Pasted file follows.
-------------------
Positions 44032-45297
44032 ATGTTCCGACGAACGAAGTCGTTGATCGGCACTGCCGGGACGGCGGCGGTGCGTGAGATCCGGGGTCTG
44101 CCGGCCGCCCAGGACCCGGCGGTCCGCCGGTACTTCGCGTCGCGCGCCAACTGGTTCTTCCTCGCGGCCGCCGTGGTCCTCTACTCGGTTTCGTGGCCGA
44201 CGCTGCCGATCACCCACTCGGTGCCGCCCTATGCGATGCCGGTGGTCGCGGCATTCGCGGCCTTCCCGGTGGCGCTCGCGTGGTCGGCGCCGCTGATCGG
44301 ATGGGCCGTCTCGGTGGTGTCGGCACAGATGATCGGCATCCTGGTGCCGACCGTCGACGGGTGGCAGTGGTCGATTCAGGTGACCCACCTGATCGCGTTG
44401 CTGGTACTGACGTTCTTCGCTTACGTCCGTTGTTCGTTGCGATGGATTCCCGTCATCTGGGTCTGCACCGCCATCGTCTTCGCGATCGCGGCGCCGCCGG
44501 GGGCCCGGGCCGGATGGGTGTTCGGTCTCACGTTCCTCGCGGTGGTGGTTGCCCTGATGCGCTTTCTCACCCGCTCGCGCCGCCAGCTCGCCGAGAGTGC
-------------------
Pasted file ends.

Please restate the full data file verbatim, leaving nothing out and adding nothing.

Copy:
Positions 44032-45297
44032 ATGTTCCGACGAACGAAGTCGTTGATCGGCACTGCCGGGACGGCGGCGGTGCGTGAGATCCGGGGTCTG
44101 CCGGCCGCCCAGGACCCGGCGGTCCGCCGGTACTTCGCGTCGCGCGCCAACTGGTTCTTCCTCGCGGCCGCCGTGGTCCTCTACTCGGTTTCGTGGCCGA
44201 CGCTGCCGATCACCCACTCGGTGCCGCCCTATGCGATGCCGGTGGTCGCGGCATTCGCGGCCTTCCCGGTGGCGCTCGCGTGGTCGGCGCCGCTGATCGG
44301 ATGGGCCGTCTCGGTGGTGTCGGCACAGATGATCGGCATCCTGGTGCCGACCGTCGACGGGTGGCAGTGGTCGATTCAGGTGACCCACCTGATCGCGTTG
44401 CTGGTACTGACGTTCTTCGCTTACGTCCGTTGTTCGTTGCGATGGATTCCCGTCATCTGGGTCTGCACCGCCATCGTCTTCGCGATCGCGGCGCCGCCGG
44501 GGGCCCGGGCCGGATGGGTGTTCGGTCTCACGTTCCTCGCGGTGGTGGTTGCCCTGATGCGCTTTCTCACCCGCTCGCGCCGCCAGCTCGCCGAGAGTGC